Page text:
How to Tell Blueberries Are Ripe
Blueberries have a higher antioxidant capacity than any other fruit, earning them a place on your table and in your home garden. Blueberry bushes start with vessel-shaped flowers during the first part of spring and then form berries progressing in shades from green and pink to blue and purple. Since blueberries grow in clusters, not all of the berries will ripen at the same time. In fact, you can have one cluster containing both green and ripe fruit. Unlike some fruits, blueberries will not ripen after you pick them, so you must wait until the berries fully ripen before harvesting.
Examine the cluster of blueberries. The blueberries will be ripe when they are completely blue in color, from the stem end to the calyx end. The calyx is the outer cap of the blueberry opposite the stem. If the blueberries have green or red near the stem end, do not pick them yet.
Press the blueberries between your fingers -- ripe blueberries feel firm to the touch, rather than soft or mushy.
Taste your blueberries for ripeness. Ripe blueberries taste sweet; unripe blueberries will not have much flavor or sweetness.
Harvest your blueberry bushes in the months of June through August, since blueberries ripen during this time. You will need to harvest the same bushes repeatedly since blueberries ripen in bursts.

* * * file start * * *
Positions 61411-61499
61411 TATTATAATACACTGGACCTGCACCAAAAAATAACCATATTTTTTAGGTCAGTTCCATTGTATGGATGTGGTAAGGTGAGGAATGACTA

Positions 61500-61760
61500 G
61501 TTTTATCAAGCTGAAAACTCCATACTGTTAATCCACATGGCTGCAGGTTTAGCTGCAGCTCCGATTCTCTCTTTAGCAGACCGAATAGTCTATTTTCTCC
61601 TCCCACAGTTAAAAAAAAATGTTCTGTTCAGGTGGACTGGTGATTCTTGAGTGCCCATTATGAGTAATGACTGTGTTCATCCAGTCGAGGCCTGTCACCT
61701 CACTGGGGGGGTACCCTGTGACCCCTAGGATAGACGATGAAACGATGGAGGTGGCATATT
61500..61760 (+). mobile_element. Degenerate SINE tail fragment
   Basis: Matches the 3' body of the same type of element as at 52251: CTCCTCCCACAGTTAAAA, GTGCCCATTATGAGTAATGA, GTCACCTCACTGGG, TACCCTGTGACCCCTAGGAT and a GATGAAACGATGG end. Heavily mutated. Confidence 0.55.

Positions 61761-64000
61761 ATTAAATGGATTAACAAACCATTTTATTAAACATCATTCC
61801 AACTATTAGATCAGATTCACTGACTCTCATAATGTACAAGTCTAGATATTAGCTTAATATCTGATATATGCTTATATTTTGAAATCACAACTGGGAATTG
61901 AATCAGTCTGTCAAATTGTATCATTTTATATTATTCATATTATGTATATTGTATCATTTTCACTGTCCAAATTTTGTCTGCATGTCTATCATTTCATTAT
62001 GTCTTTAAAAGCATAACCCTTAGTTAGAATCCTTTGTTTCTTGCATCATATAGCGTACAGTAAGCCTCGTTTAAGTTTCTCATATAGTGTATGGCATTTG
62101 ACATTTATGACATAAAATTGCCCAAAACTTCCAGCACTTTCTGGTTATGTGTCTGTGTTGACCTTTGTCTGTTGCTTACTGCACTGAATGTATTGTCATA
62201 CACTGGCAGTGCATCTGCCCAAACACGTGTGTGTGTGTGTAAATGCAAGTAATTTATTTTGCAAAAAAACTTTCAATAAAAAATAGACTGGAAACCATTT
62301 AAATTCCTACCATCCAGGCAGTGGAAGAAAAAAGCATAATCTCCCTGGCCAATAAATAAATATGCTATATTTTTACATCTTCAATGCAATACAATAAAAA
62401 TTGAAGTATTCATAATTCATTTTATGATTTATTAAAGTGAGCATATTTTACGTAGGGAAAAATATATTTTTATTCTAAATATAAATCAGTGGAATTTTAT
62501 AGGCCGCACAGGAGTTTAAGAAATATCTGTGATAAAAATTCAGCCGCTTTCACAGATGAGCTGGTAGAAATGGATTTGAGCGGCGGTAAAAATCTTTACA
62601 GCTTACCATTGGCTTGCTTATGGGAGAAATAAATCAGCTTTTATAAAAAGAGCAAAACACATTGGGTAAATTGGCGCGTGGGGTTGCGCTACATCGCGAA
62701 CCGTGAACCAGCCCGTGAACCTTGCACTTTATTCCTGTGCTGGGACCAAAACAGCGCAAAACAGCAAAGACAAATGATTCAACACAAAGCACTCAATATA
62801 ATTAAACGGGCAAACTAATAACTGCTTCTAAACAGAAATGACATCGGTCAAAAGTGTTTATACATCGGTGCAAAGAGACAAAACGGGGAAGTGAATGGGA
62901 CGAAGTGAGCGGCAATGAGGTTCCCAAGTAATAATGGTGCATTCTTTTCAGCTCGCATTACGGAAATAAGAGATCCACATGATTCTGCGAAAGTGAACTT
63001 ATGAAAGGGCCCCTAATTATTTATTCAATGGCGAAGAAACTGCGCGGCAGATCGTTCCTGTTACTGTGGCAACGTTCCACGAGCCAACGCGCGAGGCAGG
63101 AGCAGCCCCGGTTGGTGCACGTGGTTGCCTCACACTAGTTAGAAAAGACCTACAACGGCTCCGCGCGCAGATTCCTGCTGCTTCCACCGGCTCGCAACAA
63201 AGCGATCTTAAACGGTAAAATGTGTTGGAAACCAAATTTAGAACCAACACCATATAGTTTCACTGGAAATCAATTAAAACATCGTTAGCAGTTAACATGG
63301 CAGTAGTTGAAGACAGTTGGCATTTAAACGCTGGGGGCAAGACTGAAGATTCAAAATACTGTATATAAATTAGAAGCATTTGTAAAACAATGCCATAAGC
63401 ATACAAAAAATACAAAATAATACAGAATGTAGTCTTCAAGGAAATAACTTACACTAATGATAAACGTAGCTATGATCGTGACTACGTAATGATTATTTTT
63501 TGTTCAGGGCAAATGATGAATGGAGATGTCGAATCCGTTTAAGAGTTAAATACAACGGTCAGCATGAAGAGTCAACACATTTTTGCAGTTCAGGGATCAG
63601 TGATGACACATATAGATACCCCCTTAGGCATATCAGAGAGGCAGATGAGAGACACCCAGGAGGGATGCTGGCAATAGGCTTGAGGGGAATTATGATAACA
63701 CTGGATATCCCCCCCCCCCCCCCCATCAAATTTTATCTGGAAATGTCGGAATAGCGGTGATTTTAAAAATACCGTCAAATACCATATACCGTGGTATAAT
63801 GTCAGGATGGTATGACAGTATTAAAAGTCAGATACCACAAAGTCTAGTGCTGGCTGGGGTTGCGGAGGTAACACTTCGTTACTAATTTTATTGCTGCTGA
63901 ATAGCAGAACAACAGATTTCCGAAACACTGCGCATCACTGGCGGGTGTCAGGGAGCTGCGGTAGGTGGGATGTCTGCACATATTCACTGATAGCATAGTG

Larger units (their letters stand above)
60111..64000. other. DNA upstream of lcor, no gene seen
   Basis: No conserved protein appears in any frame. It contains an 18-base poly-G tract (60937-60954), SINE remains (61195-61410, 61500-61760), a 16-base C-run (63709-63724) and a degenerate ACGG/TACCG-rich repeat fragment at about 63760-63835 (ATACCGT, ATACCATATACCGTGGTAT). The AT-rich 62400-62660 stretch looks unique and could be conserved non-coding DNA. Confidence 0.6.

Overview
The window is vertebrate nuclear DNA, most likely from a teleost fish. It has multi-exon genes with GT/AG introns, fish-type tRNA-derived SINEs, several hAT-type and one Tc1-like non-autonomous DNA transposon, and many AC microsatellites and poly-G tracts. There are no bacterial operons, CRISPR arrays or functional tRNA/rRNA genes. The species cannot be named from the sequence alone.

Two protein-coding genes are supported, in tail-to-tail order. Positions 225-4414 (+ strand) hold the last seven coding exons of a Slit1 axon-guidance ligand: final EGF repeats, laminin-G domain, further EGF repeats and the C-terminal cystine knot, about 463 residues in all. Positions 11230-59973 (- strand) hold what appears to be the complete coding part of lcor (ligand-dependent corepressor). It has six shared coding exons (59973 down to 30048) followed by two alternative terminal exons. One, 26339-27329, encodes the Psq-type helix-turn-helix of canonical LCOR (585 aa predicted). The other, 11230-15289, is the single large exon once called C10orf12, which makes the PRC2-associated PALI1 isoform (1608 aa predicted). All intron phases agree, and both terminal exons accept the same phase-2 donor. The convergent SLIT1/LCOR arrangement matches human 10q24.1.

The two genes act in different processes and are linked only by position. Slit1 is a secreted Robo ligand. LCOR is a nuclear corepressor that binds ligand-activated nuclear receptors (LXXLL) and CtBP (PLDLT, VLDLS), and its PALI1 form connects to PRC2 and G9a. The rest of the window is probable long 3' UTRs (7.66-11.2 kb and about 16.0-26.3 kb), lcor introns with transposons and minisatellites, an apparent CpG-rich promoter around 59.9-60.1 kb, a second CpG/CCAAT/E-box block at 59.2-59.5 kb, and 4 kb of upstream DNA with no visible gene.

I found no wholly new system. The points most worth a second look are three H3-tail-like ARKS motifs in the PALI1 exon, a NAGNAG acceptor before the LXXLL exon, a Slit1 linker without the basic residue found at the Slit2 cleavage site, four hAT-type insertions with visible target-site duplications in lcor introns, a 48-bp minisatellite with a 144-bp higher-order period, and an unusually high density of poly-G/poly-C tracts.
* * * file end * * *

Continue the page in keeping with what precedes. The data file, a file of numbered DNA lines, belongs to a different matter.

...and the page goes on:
Store your blueberries up to 14 days in the refrigerator.
Freeze blueberries by rinsing them in water, draining the berries completely, putting them on a cookie sheet in a single layer, and then placing the cookie sheet with the berries into the freezer. Place the frozen blueberries into freezer bags, label and date the bags, and store them in the freezer.
Do not pick green or shiny blueberries. Avoid shriveled berries as well.
Chyrene Pendleton has been a business owner and newsletter editor for more than seven years. She is a freelance writer with over 25 years experience and teaches a variety of topics, including alternative health, hair care and metaphysics. Pendleton is a certified television show producer, radio talk-show host and producer, and a computer programmer with a bachelor's degree in computer science.